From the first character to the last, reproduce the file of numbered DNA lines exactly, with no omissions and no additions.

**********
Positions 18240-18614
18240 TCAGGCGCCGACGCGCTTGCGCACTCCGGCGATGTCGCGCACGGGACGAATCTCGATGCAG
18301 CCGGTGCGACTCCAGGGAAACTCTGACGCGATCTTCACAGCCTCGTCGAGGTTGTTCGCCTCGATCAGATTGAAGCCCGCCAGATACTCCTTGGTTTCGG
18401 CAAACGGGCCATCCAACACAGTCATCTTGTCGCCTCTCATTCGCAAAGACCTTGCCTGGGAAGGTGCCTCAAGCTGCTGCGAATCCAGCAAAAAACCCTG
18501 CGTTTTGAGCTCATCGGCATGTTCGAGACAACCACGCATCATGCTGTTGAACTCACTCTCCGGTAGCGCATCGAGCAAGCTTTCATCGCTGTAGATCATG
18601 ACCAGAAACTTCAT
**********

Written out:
Positions 18240-18614
18240 TCAGGCGCCGACGCGCTTGCGCACTCCGGCGATGTCGCGCACGGGACGAATCTCGATGCAG
18301 CCGGTGCGACTCCAGGGAAACTCTGACGCGATCTTCACAGCCTCGTCGAGGTTGTTCGCCTCGATCAGATTGAAGCCCGCCAGATACTCCTTGGTTTCGG
18401 CAAACGGGCCATCCAACACAGTCATCTTGTCGCCTCTCATTCGCAAAGACCTTGCCTGGGAAGGTGCCTCAAGCTGCTGCGAATCCAGCAAAAAACCCTG
18501 CGTTTTGAGCTCATCGGCATGTTCGAGACAACCACGCATCATGCTGTTGAACTCACTCTCCGGTAGCGCATCGAGCAAGCTTTCATCGCTGTAGATCATG
18601 ACCAGAAACTTCAT